If you haven’t been living under a rock for the past few years, you’ve undoubtedly heard of the subprime mortgage crisis. You know, those days where almost anyone could obtain a mortgage to finally purchase that home they’ve been dreaming even if they had poor credit scores? The catch of course was ridiculous rates and confusing terms. That obviously didn’t bode too well for homeowners or the market.
As things seem to become slowly or relatively better in the housing market, it comes to surface that our nation may have another subprime crisis on our hands, but this time in the form of subprime auto loan lending. When examining one of the leaders in world car sales, namely General Motors, it is evident that their success has been achieved at the expense of those with poor credit.
According to The Washington Free Beacon article, Grand Theft Auto Loans,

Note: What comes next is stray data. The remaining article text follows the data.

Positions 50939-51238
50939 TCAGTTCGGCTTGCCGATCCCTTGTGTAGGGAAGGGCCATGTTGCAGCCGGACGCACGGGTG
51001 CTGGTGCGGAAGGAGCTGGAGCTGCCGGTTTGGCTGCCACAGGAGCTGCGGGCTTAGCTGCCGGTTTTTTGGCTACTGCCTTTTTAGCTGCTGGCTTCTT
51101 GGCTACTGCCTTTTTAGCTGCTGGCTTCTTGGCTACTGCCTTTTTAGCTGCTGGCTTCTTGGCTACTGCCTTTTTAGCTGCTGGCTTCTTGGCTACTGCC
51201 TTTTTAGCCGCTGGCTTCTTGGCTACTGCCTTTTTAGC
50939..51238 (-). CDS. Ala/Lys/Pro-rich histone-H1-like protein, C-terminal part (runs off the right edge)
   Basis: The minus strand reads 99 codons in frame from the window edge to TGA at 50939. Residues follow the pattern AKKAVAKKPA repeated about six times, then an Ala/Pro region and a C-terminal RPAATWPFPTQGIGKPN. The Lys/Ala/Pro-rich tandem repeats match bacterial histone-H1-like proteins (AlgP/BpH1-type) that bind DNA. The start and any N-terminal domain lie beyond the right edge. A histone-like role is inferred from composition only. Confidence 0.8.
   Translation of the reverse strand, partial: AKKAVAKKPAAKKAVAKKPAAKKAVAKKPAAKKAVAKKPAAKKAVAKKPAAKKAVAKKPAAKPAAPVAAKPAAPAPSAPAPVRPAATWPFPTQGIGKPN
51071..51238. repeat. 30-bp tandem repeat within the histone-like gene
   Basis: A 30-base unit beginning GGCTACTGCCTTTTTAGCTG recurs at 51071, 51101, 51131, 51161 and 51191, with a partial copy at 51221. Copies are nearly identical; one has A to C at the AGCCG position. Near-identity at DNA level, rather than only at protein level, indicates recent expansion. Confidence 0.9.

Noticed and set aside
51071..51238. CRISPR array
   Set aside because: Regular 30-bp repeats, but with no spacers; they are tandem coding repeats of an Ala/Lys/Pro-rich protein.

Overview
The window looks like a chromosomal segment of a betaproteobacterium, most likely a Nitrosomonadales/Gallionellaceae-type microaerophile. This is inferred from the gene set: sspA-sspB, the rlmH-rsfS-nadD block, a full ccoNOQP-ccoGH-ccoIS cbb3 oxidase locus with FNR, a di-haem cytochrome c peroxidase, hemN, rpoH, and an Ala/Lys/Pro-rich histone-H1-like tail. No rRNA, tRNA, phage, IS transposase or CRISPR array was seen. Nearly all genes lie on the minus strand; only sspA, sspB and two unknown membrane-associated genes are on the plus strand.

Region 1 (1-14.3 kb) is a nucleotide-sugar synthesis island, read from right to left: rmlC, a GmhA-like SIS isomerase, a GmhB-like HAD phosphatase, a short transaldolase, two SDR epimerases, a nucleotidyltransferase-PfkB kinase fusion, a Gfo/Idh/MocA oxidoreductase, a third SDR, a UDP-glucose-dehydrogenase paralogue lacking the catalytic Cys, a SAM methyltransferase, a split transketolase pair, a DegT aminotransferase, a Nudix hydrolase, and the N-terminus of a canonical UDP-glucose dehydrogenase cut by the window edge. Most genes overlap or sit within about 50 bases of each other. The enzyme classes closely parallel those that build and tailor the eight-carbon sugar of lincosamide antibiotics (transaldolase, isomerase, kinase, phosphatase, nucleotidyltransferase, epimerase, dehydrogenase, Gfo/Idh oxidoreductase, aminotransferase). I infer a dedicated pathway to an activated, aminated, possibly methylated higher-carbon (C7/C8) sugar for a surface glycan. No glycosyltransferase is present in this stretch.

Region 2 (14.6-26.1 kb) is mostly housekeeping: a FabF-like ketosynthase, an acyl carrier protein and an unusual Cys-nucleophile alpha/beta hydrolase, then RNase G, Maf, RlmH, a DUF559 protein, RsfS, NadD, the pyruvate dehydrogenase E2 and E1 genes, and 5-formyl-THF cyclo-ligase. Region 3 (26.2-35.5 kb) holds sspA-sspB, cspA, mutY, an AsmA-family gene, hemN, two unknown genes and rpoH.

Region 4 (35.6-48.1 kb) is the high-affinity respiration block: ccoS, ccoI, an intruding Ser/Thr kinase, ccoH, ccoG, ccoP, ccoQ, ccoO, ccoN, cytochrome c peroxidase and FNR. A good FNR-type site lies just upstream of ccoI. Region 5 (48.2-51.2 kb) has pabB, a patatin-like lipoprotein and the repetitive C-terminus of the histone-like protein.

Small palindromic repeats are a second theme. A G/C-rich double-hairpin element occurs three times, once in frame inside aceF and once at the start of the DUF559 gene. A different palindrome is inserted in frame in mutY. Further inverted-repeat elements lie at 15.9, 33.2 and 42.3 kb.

General Motors is doubling down on the subprime strategy. Only 4 percent of GMF borrowers had credit scores above 660 in 2012, compared to nearly 8 percent in 2011.
Additionally, GMF now represents more than 7 percent of the entire subprime market and its number of subprime borrowers may be even higher, according to company executives.
And according to this AP article, “Some 32.4 percent of new auto loans issued in the July-September period were made to nonprime borrowers, up from 30.6 percent a year earlier. ”
Could this be the next bubble to burst? We surely hope not.